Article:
Take the 2-minute tour ×
MathOverflow is a question and answer site for professional mathematicians. It's 100% free, no registration required.

I would like some help with the proof of the preservation of measurable cardinals in mild extensions, as I am a bit new with forcing.

By mild extensions, I mean the generic extension produced from a forcing notion of size less than $\kappa$, where $\kappa$ is a large cardinal (in my question measurable). I am reading the proof from Levy-Solovay's article "Measurable Cardinals and the Continuum Hypothesis" (1967). The idea of the proof is that if $U$ is a non-principal, $\kappa$-complete ultrafilter on $\kappa$ (in $V$), then $W=\{X\subseteq \kappa:\exists Y\in U(Y\subseteq X)\}$ is a non-principal $\kappa$-complete ultrafilter on $\kappa$ in $V[G]$. Levy & Solovary use ideals instead of filters, which requires only slight modifications.

I am confused at the part where we try to prove that $W$ is an ultrafilter. Here is what I understand. If $X\subseteq \kappa$ in $V[G]$, let $p$ be such that $p\Vdash \dot{X}\subseteq \kappa$; we define the set of potential values of $X$ in $V$: $$T=\{\alpha<\kappa:\exists q\leq p(q\Vdash \alpha\in \dot{X})\}. $$ $T$ is a subset of $\kappa$ in $V$, so either $T\in U$ or $T\not\in U$. Now somehow we have to show that $T\in U$ implies $X\in W$ and $T\not\in U$ implies $X\not\in W$ (and this is the points where I am stuck). Can you please help me with this argument?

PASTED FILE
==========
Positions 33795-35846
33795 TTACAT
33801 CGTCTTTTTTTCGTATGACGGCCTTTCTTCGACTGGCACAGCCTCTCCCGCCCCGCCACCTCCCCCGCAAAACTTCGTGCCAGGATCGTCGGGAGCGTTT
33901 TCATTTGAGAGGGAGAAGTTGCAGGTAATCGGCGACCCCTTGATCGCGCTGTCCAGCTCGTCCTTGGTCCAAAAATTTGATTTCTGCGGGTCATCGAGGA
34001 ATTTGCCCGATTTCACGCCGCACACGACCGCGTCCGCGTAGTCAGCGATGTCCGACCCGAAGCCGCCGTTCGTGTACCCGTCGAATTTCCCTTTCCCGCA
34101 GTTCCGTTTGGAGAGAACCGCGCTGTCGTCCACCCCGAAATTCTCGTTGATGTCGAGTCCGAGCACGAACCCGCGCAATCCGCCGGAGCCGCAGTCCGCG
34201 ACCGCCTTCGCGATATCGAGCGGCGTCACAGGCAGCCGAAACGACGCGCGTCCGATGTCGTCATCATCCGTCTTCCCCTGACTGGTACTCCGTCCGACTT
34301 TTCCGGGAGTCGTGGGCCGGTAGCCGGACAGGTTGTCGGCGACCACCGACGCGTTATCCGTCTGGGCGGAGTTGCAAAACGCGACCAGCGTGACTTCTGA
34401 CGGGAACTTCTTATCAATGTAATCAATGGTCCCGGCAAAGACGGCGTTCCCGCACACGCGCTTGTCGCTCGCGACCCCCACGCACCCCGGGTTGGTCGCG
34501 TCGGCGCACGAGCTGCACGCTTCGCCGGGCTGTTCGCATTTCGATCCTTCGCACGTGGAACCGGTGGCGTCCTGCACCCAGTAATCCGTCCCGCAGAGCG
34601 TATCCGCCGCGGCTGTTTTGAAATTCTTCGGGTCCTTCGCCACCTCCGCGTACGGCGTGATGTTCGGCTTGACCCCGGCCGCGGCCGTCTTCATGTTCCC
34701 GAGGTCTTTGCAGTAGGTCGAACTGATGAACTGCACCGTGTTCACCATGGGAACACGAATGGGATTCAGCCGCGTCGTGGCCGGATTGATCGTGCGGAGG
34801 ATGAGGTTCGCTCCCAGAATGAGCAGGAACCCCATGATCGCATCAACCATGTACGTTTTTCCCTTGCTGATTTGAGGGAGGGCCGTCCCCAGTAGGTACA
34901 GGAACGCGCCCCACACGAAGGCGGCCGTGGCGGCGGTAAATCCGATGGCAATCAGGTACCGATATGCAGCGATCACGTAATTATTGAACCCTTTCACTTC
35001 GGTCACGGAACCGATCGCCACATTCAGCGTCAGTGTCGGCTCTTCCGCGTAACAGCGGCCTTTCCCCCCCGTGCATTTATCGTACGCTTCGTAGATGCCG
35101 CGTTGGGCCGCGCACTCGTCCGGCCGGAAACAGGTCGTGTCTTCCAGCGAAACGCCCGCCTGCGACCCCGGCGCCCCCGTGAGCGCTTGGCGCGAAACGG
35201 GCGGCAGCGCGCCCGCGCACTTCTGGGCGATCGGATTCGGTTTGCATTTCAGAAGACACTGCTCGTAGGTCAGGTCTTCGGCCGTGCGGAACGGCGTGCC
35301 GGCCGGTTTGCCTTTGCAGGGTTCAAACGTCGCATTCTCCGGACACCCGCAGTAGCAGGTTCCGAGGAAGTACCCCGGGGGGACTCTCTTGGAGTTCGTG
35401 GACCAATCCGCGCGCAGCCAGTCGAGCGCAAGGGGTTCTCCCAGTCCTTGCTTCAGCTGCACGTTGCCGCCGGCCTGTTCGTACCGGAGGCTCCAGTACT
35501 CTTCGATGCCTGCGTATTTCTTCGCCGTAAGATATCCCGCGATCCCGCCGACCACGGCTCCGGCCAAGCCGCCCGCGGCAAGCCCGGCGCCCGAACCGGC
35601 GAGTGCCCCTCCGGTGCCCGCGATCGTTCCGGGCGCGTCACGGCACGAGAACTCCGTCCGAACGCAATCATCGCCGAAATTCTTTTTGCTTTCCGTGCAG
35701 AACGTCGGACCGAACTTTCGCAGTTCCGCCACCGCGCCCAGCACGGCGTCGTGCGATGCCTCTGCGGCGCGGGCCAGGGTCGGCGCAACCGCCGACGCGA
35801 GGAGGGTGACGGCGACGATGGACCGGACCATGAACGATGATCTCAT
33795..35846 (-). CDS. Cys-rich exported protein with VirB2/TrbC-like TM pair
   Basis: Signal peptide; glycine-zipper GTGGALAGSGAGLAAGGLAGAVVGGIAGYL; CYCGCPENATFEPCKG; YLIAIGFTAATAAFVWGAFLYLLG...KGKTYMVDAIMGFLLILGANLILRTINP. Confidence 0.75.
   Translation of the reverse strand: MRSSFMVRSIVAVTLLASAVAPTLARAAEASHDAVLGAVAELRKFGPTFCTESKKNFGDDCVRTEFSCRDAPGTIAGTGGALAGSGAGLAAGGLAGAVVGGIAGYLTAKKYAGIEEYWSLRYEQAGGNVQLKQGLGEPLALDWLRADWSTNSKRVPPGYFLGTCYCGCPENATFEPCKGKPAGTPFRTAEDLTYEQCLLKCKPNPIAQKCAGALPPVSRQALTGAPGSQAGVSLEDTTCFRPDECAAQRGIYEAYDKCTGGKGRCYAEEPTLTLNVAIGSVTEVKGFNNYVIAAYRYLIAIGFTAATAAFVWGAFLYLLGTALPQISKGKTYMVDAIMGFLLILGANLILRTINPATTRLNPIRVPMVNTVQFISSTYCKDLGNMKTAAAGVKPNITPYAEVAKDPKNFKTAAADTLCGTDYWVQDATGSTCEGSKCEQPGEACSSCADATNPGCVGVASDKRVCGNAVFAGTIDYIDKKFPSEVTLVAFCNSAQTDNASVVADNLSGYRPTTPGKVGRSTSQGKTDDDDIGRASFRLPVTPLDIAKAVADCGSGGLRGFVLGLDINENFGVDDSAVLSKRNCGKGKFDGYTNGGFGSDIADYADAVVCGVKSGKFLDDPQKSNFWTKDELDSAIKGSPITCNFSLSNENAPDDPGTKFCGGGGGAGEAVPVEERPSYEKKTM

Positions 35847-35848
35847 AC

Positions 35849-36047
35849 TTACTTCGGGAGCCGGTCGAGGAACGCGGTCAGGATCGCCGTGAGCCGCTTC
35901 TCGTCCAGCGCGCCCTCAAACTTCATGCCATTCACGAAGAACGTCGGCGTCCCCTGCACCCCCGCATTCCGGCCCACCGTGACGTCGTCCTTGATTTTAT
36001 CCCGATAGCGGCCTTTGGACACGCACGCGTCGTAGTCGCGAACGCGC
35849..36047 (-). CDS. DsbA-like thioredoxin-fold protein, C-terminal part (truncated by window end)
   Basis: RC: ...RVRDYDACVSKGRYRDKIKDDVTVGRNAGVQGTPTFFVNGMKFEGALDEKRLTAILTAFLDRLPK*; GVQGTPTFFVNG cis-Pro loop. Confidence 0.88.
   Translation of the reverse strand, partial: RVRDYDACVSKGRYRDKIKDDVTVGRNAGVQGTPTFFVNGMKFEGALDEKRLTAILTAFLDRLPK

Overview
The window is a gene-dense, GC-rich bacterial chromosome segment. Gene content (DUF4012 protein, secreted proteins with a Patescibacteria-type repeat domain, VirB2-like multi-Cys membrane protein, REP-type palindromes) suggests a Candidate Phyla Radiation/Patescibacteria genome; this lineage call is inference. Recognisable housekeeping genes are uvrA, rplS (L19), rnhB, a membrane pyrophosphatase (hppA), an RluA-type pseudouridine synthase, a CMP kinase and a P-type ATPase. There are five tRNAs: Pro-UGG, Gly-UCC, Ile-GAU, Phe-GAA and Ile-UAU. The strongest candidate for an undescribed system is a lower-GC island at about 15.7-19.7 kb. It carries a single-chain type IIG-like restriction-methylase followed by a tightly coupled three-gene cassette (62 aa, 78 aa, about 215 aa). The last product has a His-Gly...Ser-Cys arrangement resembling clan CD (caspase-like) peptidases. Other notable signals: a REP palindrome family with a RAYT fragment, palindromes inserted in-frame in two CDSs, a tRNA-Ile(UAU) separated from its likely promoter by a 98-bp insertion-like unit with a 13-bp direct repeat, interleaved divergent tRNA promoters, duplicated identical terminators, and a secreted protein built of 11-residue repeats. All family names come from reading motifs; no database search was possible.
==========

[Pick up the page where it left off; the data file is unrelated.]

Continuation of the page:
share|improve this question
    
While this question would be on topic on MSE, I disagree with its closing here. I think this question is on topic here. –  Asaf Karagila Jul 20 '13 at 23:36
    
I agree with Asaf. I find any question concerning the interaction of forcing and large cardinals to be a graduate-level question that is on-topic for MO. –  Joel David Hamkins Jul 20 '13 at 23:45
2  
Joel has completely answered the question, but I hope the following two remarks might be useful for St.D. or for other readers. (1) Contrary to the implicit assumption in the question, if $T\in U$, it need not follow that $X\in W$. As Joel showed, it does follow that some $q\leq p$ forces $X$ to be in $W$, but $G$ might happen not to contain such a $q$. (2) Since the notion of forcing $P$ has size $<\kappa$, you can assume, replacing it with an isomorphic copy, that it is in $V_\kappa$. That will simplify Joel's $j$ argument slightly as $j$ will fix $P$ and all its members. –  Andreas Blass Jul 21 '13 at 4:13

2 Answers 2

up vote 5 down vote accepted

If $T$ is not in $U$, then the complement of $T$ is in $U$, which means that $U$ concentrates on ordinals that $p$ forces are not in $\dot X$, which means that $p$ forces that the complement of $\dot X$ is in $W$.

If $T$ is in $U$, then let $T_q=\{\alpha\mid q\vdash\check\alpha\in \dot X\}$ be the ordinals that $q$ forces to be in $\dot X$, for $q\leq p$. Since $T=\bigcup_{q\leq p}T_q$ and this is a small union, it follows from the completeness of $U$ and $T\in U$ that some $T_q\in U$. In this case, $q$ forces $\dot X\in W$ since clearly $q$ forces $T_q\subset \dot X$.